Michiel Kempen

Michiel Kempen

Hi, I'm Michiel, a passionate cloud engineer, full-stack webdeveloper,
and entrepreneur. I love to learn, teach, and build awesome things.
Currently making the cloud accessible at Smoothy.cloud ☁️🚀

Beautiful code snippets in LaTeX using the Minted package and Visual Studio Code #

At the time of writing this article, I am working on my master's thesis. In this context, I needed to put some code snippets in a variety of programming languages in my LaTeX document and add some nice looking syntax highlighting. 🎨✨

After some Googling, I found the LaTeX package Minted, which seemed like a great fit for my needs. I tried to install the package but quickly had to face a few problems. In this article, I report on my learnings and provide a step-by-step guide to properly install and use the Minted package in LaTeX using the LaTeX Workshop extension of Visual Studio Code.

Installing the Minted package #

To use the Minted package in my LaTeX document, the documentation told me to do two things:

  1. First I needed to install the Python syntax highlighter Pygments, which Minted uses behind the scenes to render the LaTeX document. Since I already had a recent version of Python installed on my machine, I could easily install Pygments via the pip package manager using the following command:
    pip3 install Pygments
  2. Next, I needed to import the Minted package in my LaTeX document. This I accomplished by including the following line of code at the top of my LaTeX document:
    \usepackage{minted}

However, when I tried to render my LaTeX document, I got the following errors:

Package minted Error: You must have 'pygmentize' installed to use this package.
Package minted Error: You must invoke LaTeX with the -shell-escape flag.

Right away I started Googling a solution for the first problem. But, after about 30 minutes of debugging, I still hadn't figured out why LaTeX wasn't able to find the Pygments package. So, I put problem 1 aside for a minute and took on problem 2.

To solve problem 2, I had to add the --shell-escape flag to my LaTeX Compiler. Since I use Visual Studio Code with the LaTeX Workshop extension to automatically compile my LaTeX document while writing, I dove into the VS Code settings.

The configuration option in question was hidden under Latex-workshop > Latex: Tools. If you are following along with this tutorial, you can quickly find this setting by searching for @ext:james-yu.latex-workshop tools in your settings page, as shown in the screenshot below.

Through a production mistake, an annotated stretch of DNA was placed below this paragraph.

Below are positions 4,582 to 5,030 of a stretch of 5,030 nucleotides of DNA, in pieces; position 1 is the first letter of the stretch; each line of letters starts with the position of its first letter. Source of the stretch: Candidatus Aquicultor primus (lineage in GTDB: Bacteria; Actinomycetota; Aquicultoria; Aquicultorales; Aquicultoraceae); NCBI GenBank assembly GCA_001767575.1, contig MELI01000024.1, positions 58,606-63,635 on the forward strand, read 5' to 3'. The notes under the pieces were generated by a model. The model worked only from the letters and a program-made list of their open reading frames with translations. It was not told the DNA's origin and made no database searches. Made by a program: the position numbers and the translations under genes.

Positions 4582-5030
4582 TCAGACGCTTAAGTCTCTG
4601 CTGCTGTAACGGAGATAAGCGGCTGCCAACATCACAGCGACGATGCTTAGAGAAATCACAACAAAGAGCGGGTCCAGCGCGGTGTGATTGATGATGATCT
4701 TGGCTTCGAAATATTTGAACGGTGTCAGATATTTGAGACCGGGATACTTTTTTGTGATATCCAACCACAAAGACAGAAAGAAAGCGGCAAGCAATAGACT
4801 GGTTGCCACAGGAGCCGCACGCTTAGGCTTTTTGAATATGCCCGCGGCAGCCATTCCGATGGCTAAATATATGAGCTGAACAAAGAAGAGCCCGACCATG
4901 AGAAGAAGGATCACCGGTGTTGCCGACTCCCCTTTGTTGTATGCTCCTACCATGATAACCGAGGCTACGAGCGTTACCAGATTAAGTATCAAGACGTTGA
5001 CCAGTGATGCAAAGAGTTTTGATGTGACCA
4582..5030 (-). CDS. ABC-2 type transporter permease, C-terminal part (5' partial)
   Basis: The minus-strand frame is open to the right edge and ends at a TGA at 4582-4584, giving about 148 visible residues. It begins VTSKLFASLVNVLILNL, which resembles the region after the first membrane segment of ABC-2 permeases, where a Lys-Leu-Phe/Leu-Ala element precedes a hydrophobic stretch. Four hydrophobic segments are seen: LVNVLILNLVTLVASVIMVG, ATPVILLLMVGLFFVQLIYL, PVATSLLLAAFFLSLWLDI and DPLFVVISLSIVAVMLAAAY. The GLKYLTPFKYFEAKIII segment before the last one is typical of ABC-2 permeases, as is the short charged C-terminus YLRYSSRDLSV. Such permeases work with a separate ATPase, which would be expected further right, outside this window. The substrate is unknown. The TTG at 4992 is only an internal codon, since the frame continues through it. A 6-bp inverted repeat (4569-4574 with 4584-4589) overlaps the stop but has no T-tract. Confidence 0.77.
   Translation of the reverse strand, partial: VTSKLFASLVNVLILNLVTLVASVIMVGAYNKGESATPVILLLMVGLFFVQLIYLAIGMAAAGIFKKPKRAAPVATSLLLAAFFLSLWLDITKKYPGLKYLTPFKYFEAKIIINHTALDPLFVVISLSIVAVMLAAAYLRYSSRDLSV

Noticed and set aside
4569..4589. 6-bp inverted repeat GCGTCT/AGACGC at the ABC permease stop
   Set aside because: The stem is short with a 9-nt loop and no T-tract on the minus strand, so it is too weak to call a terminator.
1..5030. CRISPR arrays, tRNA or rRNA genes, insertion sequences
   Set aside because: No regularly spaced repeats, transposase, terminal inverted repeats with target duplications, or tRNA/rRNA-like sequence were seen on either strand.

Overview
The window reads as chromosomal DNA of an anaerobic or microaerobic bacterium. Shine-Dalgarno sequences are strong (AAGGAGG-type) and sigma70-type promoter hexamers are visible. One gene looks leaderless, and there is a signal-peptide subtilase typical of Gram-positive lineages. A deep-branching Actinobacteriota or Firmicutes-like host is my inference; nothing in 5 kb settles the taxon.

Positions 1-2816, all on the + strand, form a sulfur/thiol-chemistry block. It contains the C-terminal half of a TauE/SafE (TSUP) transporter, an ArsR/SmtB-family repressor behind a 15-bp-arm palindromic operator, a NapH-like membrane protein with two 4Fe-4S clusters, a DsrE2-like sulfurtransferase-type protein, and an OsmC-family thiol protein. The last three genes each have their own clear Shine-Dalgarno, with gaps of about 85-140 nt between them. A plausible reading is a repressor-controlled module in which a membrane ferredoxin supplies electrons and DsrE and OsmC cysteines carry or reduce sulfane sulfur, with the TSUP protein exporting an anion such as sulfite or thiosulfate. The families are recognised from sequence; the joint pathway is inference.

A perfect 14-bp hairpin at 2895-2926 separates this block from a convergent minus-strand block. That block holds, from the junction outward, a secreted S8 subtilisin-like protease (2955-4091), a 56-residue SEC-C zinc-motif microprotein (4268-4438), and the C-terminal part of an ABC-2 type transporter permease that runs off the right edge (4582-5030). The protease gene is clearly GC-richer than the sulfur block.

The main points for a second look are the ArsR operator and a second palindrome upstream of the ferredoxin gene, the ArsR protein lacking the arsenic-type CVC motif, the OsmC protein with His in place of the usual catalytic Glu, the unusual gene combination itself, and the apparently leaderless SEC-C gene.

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In contrast to many other settings in VS Code, this setting cannot be altered through the UI but requires you to manually edit VS Code's settings.json file. To open this file, click on 'Edit in settings.json'. This should open a JSON file containing key-value pairs that resemble your customized VS Code settings.

The key we are interested in is latex-workshop.latex.tools. Unless you have played with your LaTeX compile commands in the past, this key will not be present in the file. Therefore you have to add it yourself.

As value, I grabbed the default configuration from the LaTeX Workshop documentation and added the required --shell-escape flag to the args list of both the latexmk and pdflatex tool. The final result should look something like this:

"latex-workshop.latex.tools": [
    {
        "name": "latexmk",
        "command": "latexmk",
        "args": [
            "--shell-escape", // added this flag
            "-synctex=1",
            "-interaction=nonstopmode",
            "-file-line-error",
            "-pdf",
            "-outdir=%OUTDIR%",
            "%DOC%"
        ],
        "env": {}
    },
    {
        "name": "pdflatex",
        "command": "pdflatex",
        "args": [
            "--shell-escape", // added this flag
            "-synctex=1",
            "-interaction=nonstopmode",
            "-file-line-error",
            "%DOC%"
        ],
        "env": {}
    },
    {
        "name": "bibtex",
        "command": "bibtex",
        "args": [
            "%DOCFILE%"
        ],
        "env": {}
    }
],

After saving these changes, problem 2 was resolved. But, more importantly, also problem 1 suddenly disappeared and I could finally compile my LaTeX document. 🎉

Using the Minted package #

Once the package was successfully installed on my machine, I started reading through the Minted documentation once again to learn more about how I could tweak the default configuration of the package to better suit my visual preference. The configuration I eventually used in my thesis is the following:

\usepackage{minted}
\setminted[]{
    xleftmargin=.75cm,
    xrightmargin=.75cm,
    frame=single,
    framesep=.25cm,
    linenos,
    tabsize=2,
    breaklines
}

With the configuration in place, I could finally start adding the code-snippets from my experiments to my LaTeX document. As shown in the example below, each code-snippet has to be wrapped in a minted environment to which the language for the syntax highlighting is passed via an argument.

An overview of the supported languages in Minted can be found in this article by Overleaf.

In the example below, we disable the installation of the Prometheus Alertmanager since we will not be using it in our setup and change the password of the admin user in Grafana to \code{secret}.

\begin{minted}{yaml}
defaultRules:
  rules:
    alertmanager: false
alertmanager:
  enabled: false
grafana:
  adminPassword: secret
\end{minted}

As soon as you have your configuration file in place, you can install the Helm chart on your cluster using the following command:

\begin{minted}{bash}
helm install stable/prometheus-operator \
    --name prometheus-operator \
    --namespace monitoring \
    -f values.yaml
\end{minted}

The final result of this piece of LaTeX code is shown in the screenshot below. Nice, isn't it? ✨

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